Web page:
Journalistic Bias and Arrogance

January 14, 2005

With the Howard Fineman piece on the demise of the Mainstream Media (MSM), Rathergate, and other developments of late, we’re hearing a lot of talk about the bias of the mainstream media — even more than usual. What we all must remember here is that we are all biased; it’s just that some are upfront about disclosing their biases and the biased nature of their reporting and others are not. This morning I happened on to a story in the Hartford Courant by Washington Bureau Chief David Lightman, titled, “Bush Isn’t Easing Up on Aggressive Agenda.” Nowhere in the piece is there any indication, as far as I could tell, that it is an opinion piece, yet it is riddled with Lightman’s subjective opinions, judgments and biases.

Update: Since posting this I was reminded that my friend La Shawn Barber had an excellent post on the Fineman piece earlier this week. Check out La Shawn’s insightful comments here.

The lede paragraph reads:

President Bush is eager. He’s a buoyant leader armed with an ambitious agenda fit for someone with the kind of overwhelming mandate he may not have.

Further down, Lightman adds:

He seems to virtually ignore that he was re-elected with 50.7 percent of the popular vote. While it marked the first time in 16 years that a president was elected with a popular majority, it hardly compared with the re-election landslides of Richard Nixon, Dwight Eisenhower or Ronald Reagan.

In these paragraphs we are treated to the “reporter’s” opinion that unless a presidential candidate receives a whopping majority — how much, the non-mandate bellowers have never quite specified — he is not entitled to be ambitious about implementing his agenda. I’ve been writing a lot lately in columns and blog posts about these notions about mandates. In short, I believe the president has the same constitutional authority to try to implement his agenda if he wins by one vote or twenty million. It’s up to duly elected officials on the other side of the aisle to oppose him if they choose.

But I will add a thought that has occurred to me in the last few days. That is, could it be that the Democrats, by having attempted to undermine and delegitimize President Bush’s authority the last four years by pointing to not only alleged voting irregularities, but his failure to receive a majority of the popular vote, could have set the stage for any significant popular vote majority (three and a half million votes qualifies) to be read as a decisive victory? Please excuse the long sentence. In other words, by bellyaching so much about his lack of a mandate because he didn’t win the popular vote in 2000, they established the negative implication that a significant popular vote majority, such as Bush received in 2004, would give the victor a clear mandate. They have reaped what they sewed.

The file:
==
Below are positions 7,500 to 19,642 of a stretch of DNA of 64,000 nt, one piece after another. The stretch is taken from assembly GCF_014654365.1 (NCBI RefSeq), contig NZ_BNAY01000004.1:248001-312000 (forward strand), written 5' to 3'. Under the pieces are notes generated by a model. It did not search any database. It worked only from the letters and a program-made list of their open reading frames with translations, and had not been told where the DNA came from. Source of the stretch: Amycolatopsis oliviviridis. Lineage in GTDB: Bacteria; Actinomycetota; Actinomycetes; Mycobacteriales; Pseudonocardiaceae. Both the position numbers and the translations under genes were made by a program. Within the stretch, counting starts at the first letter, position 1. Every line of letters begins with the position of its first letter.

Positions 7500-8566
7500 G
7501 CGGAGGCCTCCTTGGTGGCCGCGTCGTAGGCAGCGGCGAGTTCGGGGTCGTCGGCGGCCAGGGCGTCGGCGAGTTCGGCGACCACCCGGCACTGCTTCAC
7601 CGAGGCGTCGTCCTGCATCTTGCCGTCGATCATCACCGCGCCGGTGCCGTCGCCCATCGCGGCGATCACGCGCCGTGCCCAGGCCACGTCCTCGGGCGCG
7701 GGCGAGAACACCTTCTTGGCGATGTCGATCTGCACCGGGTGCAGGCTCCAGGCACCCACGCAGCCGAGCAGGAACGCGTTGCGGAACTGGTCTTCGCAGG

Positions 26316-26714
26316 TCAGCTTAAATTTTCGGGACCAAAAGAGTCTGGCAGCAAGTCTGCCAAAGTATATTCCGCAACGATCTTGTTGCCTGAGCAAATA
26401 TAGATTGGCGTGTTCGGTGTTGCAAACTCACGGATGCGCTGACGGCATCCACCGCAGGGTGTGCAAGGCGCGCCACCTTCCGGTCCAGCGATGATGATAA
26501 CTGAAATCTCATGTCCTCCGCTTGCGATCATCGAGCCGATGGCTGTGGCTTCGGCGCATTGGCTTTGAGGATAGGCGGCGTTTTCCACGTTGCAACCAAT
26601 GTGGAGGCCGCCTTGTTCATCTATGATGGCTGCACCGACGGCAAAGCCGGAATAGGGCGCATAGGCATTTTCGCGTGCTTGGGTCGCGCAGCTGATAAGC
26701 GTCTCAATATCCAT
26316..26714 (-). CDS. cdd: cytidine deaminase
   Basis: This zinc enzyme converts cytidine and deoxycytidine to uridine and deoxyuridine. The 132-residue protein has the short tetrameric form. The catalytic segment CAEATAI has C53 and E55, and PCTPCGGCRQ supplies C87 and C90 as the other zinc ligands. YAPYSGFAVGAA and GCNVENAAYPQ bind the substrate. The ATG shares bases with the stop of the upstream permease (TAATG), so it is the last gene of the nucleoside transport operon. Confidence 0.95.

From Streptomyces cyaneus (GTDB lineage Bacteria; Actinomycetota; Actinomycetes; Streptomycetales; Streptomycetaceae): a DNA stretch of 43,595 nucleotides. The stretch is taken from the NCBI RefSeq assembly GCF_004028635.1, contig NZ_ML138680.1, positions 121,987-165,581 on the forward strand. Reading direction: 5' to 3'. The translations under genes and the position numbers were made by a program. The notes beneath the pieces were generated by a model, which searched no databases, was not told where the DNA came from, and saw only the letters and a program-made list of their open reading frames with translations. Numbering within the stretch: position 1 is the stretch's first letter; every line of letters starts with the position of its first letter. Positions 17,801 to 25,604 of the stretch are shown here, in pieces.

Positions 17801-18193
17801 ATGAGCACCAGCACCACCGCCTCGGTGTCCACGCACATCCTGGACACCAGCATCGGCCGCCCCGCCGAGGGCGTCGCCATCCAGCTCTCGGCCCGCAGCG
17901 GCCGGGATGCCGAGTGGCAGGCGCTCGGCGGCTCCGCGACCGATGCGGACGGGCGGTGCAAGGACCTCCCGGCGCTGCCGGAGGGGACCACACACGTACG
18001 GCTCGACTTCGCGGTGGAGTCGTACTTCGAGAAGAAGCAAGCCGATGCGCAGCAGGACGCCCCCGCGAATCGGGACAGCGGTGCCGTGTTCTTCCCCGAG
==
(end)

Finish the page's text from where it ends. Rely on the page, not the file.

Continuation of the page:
A few paragraphs down, Lightman writes:

Perhaps the most striking thing about Bush on the eve of his second inauguration was not his determination – that’s a well-known trait – but a glimpse of humility.

The MSM has been trying to paint the president as proud, stubborn, unteachable, immovable, steadfastly ignorant in the face of overwhelming evidence against his position, and the like. Here, with the brief stroke of a pen, Lightman incorporates that assumption as an irrefutable fact. His clear meaning is that President Bush has no hint of a humble bone in his body so that this departure is rather shocking. Well, I think this assessment is pretty much the domain of liberals and Democrats. I have met him twice and found him to be unusually humble and approachable. And, I also know that as a believing Christian he humbles himself before God everyday in prayer — and is quite open about that. Nevertheless, the MSM company line to the contrary remains and is not to be challenged.

A little further into the article we see this sentence:

Though he begins his new term with the lowest approval rating of any re-elected president in modern times, he’s convinced he can get a lot done.

Can someone please tell me what the president’s approval ratings have to do with whether he ought to try to get things done? These ratings change with the wind. I wonder if these “journalists” ever realize how superficial they reveal themselves to be while painting their targets as simple and superficial. Which brings me to the next and final point of this little rant. Lightman writes:

He addressed Iraq in the uncomplicated way that supporters love but critics find infuriating.

In this sentence and others sprinkled throughout the article Lightman repeats the liberal mantra that Bush is a simpleton or at least simpleminded. I won’t elaborate on that one except to say that I find Lightman’s wording instructive and revealing. He is basically telling us that he and his liberal colleagues don’t just look down on the president’s ability to cut through an issue clearly and act on it decisively. They don’t just view him as harmlessly simple. They find him contemptuous. Why else would it be infuriating? They have no patience for his ignorance and stupidity. Am I misreading this? I don’t think so. And if you do, I dare say you are unfamiliar with the profound arrogance of the modern liberal anti-Bush mindset.